Many, many moons ago (what the…) we had the pleasure of meeting and working with the awesome photographer that is Daniel Moyer Photography. In 2013, we had the opportunity to chat with him for a bit in what we’re now calling Part I. This is Part II and it’s amazing how much someone can grow and achieve in just a year and Daniel is no exception.
On top of everything else, Daniel has become a great friend and the DPNAK team had the pleasure of coordinating his and his wife, Rachel’s wedding last June. (And it was beautiful!!) So please soak in all that he has to say because there are many bits of wisdom below from someone who I admire and respect a great deal.
Hello again, Dan. How are you?
Dan: Absolutely amazing! In 2014, I produced my best work yet, and 2015 is looking to be an excellent year as well. I’ve been blessed with truly amazing couples and even have some new business ventures underway! Woo!
So, the last we spoke, you were kicking butt doing your thing. But we all know so much can change over a year and a half. So what’s new?
Dan: Well the big news in my personal life is that I got married! (and you, DPNAK, at the helm steered our wedding day into smooth waters!) This post is chock full of my experience with that, so I’ll just move on.
I think one of the big changes in my business has come in the form of shifting my goals in the way I approach a wedding day. I LOVE creating artful portraits for my couples to hang on their walls. I think I am quite good for that but that really accounts for a small part of what a wedding day is, and what actually ends up in a wedding album. After spending time evaluating my couples’ favorite images from the past years, I noticed that they tend to value the images of real moments with their parents, siblings, and guest above all else in their collection. It became reality when we began to sort our favorite images from our wedding. I LOVE the portraits of us but a candid image of our fathers sitting and talking at our backyard rehearsal dinner, a photo of my dad wiping tears from his eyes during the ceremony, a quick glance my wife gives me during the ceremony, our parents laughing and reacting to the Best Man and Maid of Honor speeches, our crazy friends on the dance floor; those are my favorites. As a result, I’ve been taking major steps in the form of critiques, workshops and learning from world-renowned photographers to refine my approach, strengthen my ability to capture fleeting moments, and ultimately hone my craft. In a time when details rule wedding blogs, I want to be remembered for images of real intimate moments, laughter, joy and tears, and storytelling couple portraits!
What are FIVE adjectives you’d use to describe your style today?
Dan: Personal. Documentary. In-the-mix! Vibrant! Intimate. Thoughtful. Sorry, that’s 6.
Which house would you be in at Hogwarts and why?
Dan: I am pretty confident that the sorting hat would put me into Hufflepuff, who value loyalty, patience, and hard work! I know the sorting hat takes into account which house you would want to be in, and of course, Gryffindor would be awesome (courage, bravery, chivalry! That would be totally awesome!) but I would fit right in Hufflepuff (my wife, a bigger HP fan than I, agrees)!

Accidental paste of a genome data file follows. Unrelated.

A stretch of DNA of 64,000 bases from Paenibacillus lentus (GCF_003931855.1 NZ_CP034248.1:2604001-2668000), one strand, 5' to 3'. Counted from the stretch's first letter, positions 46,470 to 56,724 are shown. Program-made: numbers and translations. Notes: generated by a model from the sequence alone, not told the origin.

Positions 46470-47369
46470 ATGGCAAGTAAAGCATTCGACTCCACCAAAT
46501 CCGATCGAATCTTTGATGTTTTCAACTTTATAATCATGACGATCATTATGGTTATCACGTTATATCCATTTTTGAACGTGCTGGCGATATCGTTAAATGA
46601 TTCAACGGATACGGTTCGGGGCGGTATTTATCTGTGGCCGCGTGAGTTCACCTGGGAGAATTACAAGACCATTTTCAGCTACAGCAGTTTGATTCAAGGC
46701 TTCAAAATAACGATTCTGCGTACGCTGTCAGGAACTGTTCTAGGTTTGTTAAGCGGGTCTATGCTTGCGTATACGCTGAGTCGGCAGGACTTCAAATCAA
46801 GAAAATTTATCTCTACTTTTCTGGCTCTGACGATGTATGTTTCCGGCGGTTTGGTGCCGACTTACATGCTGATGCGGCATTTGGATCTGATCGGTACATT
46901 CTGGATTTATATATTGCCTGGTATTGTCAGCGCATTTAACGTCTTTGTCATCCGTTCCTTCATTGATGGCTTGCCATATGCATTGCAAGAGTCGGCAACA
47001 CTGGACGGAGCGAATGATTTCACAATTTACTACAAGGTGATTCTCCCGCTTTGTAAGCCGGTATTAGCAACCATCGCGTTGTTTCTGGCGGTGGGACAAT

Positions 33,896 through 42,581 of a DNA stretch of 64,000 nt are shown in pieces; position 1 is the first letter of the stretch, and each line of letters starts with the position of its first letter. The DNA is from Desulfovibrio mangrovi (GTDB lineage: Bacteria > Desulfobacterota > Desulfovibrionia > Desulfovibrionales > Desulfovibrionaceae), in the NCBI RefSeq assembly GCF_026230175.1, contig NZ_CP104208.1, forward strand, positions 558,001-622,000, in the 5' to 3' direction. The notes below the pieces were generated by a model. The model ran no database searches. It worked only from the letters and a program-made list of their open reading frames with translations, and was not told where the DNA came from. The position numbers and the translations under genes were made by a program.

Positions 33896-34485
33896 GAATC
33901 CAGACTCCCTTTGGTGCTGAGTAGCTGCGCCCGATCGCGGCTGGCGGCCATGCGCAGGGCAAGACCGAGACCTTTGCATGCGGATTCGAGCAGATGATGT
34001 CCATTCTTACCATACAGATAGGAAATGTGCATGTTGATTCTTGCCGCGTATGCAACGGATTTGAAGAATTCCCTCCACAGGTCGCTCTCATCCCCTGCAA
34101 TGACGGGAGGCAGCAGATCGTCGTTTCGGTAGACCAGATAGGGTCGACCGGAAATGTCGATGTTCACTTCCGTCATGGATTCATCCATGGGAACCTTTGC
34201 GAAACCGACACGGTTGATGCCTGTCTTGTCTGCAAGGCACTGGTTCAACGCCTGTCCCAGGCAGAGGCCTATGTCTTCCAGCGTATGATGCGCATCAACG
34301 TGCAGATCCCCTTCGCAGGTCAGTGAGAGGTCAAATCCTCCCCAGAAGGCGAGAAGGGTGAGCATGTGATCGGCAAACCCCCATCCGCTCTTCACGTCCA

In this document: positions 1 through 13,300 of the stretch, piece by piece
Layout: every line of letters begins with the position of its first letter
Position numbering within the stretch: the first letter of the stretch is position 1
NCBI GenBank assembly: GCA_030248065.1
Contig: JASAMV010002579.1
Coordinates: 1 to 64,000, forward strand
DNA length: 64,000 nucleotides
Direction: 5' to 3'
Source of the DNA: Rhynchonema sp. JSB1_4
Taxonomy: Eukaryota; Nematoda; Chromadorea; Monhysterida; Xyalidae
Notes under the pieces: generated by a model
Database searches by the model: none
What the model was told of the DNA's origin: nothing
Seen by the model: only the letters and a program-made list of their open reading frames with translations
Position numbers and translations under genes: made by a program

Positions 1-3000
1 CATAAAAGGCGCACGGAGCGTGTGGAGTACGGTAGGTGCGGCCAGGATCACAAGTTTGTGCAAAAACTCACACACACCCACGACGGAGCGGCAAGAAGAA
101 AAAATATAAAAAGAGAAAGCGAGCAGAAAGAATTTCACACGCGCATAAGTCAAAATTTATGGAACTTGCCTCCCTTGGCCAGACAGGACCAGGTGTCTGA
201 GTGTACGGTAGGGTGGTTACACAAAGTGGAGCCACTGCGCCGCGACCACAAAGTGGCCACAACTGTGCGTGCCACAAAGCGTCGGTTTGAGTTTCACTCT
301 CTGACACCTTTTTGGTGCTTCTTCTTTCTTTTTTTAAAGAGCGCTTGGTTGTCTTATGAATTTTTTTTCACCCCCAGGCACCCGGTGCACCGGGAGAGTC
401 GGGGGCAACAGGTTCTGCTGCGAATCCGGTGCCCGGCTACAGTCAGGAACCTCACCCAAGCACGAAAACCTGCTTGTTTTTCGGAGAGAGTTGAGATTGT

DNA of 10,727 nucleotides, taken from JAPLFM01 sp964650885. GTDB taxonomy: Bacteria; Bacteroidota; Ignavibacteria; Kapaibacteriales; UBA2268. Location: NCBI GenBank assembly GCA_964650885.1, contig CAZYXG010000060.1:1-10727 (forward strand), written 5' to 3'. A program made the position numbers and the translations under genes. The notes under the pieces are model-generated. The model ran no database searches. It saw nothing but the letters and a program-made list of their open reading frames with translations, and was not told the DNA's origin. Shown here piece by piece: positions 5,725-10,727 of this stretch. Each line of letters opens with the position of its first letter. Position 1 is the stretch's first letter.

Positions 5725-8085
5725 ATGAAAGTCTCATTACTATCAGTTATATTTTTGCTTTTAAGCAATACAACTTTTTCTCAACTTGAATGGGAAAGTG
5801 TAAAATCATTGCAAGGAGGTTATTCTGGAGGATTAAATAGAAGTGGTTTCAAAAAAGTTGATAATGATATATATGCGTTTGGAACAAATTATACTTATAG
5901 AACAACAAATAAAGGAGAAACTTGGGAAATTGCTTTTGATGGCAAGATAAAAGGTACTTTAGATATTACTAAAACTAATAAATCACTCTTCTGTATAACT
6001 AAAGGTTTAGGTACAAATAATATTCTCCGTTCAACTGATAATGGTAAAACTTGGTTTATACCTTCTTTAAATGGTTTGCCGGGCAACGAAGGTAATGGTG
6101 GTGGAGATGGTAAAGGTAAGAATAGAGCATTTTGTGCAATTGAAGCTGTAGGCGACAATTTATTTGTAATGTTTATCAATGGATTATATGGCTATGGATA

Last year, you told us your secret recipe for a perfect wedding day, which was:
“A relationship and the commitment two people make to each other is the foundation of marriage. Your relationship is supported by all your family and friends. They are all there for you, to celebrate your marriage. Spend time with them and to celebrate with them. Laughter, joy, excitement, and tears make great photographs, not centerpieces or the other little details that can often distract couples. Take it all in then, your friends & family, then look at the person you are marrying and allow yourself to get lost in them. I guarantee that will be the perfect wedding.”
Now that you’re a married dude, do you still agree?
Dan: YES! After our wedding day, I truly understand how quickly the day goes by now, so my advice stems from that. In turn, being able to actively enjoy your wedding day will greatly affect the kind of photos you receive. Sure, couple portraits are important (and one of my favorite parts of the day) but as a photojournalist/family historian/documenter, I am interested in all parts of the day, especially the real moments that happen during your day. So without further adieu, my tips for the perfect wedding day!
1.) Forget about whatever you are looking forward to most. Maybe it’s the reception, the food, the dancing, etc. Forget it and focus on whatever is happening at that moment – your bridesmaids laughing as they sip mimosa’s, the words your readers are saying, the sound of the organ and cantor, the ring sliding on your finger. Try to make every word of your vows sound as important as they feel in your heart. Smile and genuinely appreciate every person that comes up and says congratulations – they are there for you! Listen to every song. While you’re getting your hair done, while your maid of honor and best man are speaking. Everything. Slow down. Pay attention and breathe.